AgEagle Projects Explosive Growth: From Agriculture to Defense

Recent Contracts with French Army and UAE Signal AgEagle’s Strategic Shift and Rapid Expansion Potential

by DRONELIFE Features Editor Jim Magil

AgEagle Aerial Systems, a company that started about 14 years ago as a manufacturer of drones and related products for the agricultural sector, is poised to see explosive growth based largely on sales of products it offers to the security and defense sectors, the company’s CEO said in an interview.

Bill Irby pointed to recent contracts the Wichita-based company had secured — a purchase order with a leading distributor in the United Arab Emirates (UAE) valued at approximately $2 million, and $3.4 million deal to provide drones and related equipment to the French Army – as indicators that AgEagle is on an upward financial trajectory.

“We just made the shift from a startup company mode into a growth company mode,” he said. “With these awards coming in, we’re soliciting new capital to try to get investments in the company so that we can fund all the things we need to fund to build these systems ahead of delivery.

Irby estimated that within the next year, AgEagle could grow to three times its current size.

Launched by a farmer who determined that there was a use for hobby aircraft in the agricultural world, the company has focused on producing high-quality flight hardware, sensors and software.

AgEagle went public in 2018 and in 2021 the company extended its reach in the field of advanced drone sensor development with the acquisition of MicaSense, Inc. from Parrot , Europe’s leading drone group, in a deal valued at $23 million.

In October 2022, the company’s eBee X series of fixed-wing UAVs, including the eBee X, eBee GEO and eBee TAC, became the first drones on the market to comply with FAA regulations for Operations Over People. Since then AgEagle has continued to flourish, reaching a market cap of approximately $6.3 million.

“We design and build specialty drones, but we are a situational awareness company. Our whole purpose is providing awareness to users and operators, whether it be for agriculture, for farmers trying to determine what to do with their crops, or whether it be for security professionals, inspectors of infrastructure, etc.,” Irby said.

Over recent months, the company has shifted its business strategy, going from being a general provider of drones and related products, to one that is mostly focused on growth in the defense and security space. Irby said following this shift AgEagle “started to gain some steam,” as evidenced by the recent order from the French Army and the UAE contract.

In April the company announced that had secured its largest single contract to date, with a purchase order placed by a reseller to the French Army. The order includes the delivery of 40 eBee VISION systems – featuring the light and inexpensive fixed-wing UAV, with a dual-camera package for day and night vision — as well as nine other eBees, including drones, sensors, datalinks and control stations. The equipment will be specially tailored for conducting public safety, intelligence surveillance and reconnaissance missions.

AgEagle followed up on the announced French Army deal earlier this month with the announcement of the UAE transaction. In that agreement, the company secured a purchase order to deliver 20 eBee VISION full-stack systems with control systems, batteries, backpacks and limited spares, to a leading UAE distributor.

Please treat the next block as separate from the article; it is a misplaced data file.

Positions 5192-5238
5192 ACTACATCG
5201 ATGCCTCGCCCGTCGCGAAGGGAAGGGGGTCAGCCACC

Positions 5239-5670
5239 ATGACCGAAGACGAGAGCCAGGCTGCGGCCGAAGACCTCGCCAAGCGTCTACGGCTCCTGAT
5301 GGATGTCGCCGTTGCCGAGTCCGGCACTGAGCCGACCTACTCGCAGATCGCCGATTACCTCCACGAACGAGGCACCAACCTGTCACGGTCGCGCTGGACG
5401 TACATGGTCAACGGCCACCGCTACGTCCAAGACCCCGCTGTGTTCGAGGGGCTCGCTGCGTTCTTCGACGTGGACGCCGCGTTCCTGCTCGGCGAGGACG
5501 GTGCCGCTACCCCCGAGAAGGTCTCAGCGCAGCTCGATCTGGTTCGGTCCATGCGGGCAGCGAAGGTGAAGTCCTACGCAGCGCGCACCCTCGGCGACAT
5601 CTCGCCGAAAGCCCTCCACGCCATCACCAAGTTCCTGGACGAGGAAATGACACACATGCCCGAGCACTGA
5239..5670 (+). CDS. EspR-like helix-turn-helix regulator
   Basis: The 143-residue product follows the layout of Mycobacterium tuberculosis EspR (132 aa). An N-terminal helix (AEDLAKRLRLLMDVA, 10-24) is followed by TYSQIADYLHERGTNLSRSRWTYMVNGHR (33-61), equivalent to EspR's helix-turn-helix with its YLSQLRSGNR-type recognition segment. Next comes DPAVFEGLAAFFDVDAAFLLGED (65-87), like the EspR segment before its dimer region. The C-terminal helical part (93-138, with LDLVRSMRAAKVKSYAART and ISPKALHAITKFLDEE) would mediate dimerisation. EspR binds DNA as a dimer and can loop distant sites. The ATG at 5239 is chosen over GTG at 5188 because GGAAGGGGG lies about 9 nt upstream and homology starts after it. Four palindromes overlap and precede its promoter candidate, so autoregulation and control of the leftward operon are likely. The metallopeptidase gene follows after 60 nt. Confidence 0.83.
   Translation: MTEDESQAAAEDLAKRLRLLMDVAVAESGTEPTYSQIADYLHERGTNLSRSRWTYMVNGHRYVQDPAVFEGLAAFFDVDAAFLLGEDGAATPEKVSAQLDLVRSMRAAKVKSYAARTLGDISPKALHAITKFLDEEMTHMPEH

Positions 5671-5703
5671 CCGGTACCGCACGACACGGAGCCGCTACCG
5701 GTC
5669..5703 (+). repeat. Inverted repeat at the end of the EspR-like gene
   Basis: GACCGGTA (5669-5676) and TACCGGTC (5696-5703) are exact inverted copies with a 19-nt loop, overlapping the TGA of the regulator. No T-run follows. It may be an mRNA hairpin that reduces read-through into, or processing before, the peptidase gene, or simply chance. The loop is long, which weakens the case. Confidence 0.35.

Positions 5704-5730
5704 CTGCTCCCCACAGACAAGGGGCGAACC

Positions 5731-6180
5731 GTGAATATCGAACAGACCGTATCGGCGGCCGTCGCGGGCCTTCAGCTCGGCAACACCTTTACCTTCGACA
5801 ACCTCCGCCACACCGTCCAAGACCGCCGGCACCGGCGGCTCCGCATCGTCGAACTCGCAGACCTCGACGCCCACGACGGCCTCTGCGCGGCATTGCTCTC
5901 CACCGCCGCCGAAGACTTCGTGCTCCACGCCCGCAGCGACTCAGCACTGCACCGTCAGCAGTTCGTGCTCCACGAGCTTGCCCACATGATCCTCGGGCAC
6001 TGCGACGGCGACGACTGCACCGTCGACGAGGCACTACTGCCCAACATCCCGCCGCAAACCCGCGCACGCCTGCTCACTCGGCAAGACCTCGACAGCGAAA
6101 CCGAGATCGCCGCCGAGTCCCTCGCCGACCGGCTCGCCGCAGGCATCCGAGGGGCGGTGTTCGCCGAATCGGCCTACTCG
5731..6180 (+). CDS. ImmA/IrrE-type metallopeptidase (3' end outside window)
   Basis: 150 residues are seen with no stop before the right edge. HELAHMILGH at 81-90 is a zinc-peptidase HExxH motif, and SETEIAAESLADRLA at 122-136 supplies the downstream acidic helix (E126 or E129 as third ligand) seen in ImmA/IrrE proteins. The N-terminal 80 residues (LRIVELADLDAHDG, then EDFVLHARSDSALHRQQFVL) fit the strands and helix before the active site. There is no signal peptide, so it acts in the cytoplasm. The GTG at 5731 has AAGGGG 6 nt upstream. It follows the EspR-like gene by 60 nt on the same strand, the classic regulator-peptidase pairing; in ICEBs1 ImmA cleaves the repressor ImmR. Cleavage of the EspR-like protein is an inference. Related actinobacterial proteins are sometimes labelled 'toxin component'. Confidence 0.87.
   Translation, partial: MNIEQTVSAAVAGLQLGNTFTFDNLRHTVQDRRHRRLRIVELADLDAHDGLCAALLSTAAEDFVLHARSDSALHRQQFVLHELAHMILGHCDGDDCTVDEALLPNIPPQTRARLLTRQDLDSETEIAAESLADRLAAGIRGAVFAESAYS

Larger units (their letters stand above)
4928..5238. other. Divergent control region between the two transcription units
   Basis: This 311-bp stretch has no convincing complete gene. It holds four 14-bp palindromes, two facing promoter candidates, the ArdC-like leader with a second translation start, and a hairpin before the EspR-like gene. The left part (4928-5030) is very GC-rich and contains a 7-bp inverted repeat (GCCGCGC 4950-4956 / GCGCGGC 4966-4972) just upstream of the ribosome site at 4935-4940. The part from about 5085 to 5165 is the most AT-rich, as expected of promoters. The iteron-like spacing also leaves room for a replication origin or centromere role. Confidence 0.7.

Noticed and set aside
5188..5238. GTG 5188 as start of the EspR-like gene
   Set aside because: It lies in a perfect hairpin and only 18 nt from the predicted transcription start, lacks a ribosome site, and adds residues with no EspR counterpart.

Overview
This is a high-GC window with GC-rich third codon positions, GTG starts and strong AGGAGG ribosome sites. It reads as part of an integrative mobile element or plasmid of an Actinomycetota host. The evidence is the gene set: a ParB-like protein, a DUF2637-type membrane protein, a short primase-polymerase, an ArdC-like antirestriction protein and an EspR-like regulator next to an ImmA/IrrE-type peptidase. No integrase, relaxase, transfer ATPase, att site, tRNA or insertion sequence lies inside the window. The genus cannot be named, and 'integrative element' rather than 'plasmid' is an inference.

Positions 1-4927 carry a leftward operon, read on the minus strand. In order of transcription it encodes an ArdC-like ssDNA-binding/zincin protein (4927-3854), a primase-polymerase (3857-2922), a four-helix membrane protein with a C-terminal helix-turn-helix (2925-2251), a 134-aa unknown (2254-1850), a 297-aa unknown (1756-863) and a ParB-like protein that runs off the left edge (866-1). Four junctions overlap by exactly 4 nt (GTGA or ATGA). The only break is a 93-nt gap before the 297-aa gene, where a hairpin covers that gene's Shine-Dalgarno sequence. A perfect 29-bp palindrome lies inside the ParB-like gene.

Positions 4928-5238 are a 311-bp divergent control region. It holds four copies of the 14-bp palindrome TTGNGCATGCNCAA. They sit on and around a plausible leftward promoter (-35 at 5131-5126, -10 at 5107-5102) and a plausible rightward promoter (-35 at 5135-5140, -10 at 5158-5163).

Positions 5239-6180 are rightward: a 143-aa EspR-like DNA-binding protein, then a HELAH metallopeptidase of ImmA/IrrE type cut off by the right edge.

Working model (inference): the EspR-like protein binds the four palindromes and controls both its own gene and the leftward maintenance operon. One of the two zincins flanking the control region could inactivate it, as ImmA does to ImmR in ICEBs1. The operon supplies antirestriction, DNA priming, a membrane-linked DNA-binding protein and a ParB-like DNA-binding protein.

Irby said that AgEagle would continue to concentrate on securing contracts in the security and military markets, including pursuing sales to the U.S. military. In March 2022, the company’s eBee TAC became the first drone to be added to the DOD’s Blue UAS Cleared List as part of the Blue sUAS 2.0 project, approving UAV’s for use by U.S. armed services. Irby said the company recently initiated the process to get Blue UAS certification for its eBee VISION aircraft as well.

“We have U. S. military opportunities kind of in our target zone. I don’t want to specify what those are, but we recently flew an exercise with a U. S. Army unit,” he said. “Where we go with procurement, that’s up to the government, so I have no clear answers on that right now.”

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Jim Magill is a Houston-based writer with almost a quarter-century of experience covering technical and economic developments in the oil and gas industry. After retiring in December 2019 as a senior editor with S&P Global Platts, Jim began writing about emerging technologies, such as artificial intelligence, robots and drones, and the ways in which they’re contributing to our society. In addition to DroneLife, Jim is a contributor to Forbes.com and his work has appeared in the Houston Chronicle, U.S. News & World Report, and Unmanned Systems, a publication of the Association for Unmanned Vehicle Systems International.


Miriam McNabb is the Editor-in-Chief of DRONELIFE and CEO of JobForDrones, a professional drone services marketplace, and a fascinated observer of the emerging drone industry and the regulatory environment for drones. Miriam has penned over 3,000 articles focused on the commercial drone space and is an international speaker and recognized figure in the industry.  Miriam has a degree from the University of Chicago and over 20 years of experience in high tech sales and marketing for new technologies.
For drone industry consulting or writing, Email Miriam.


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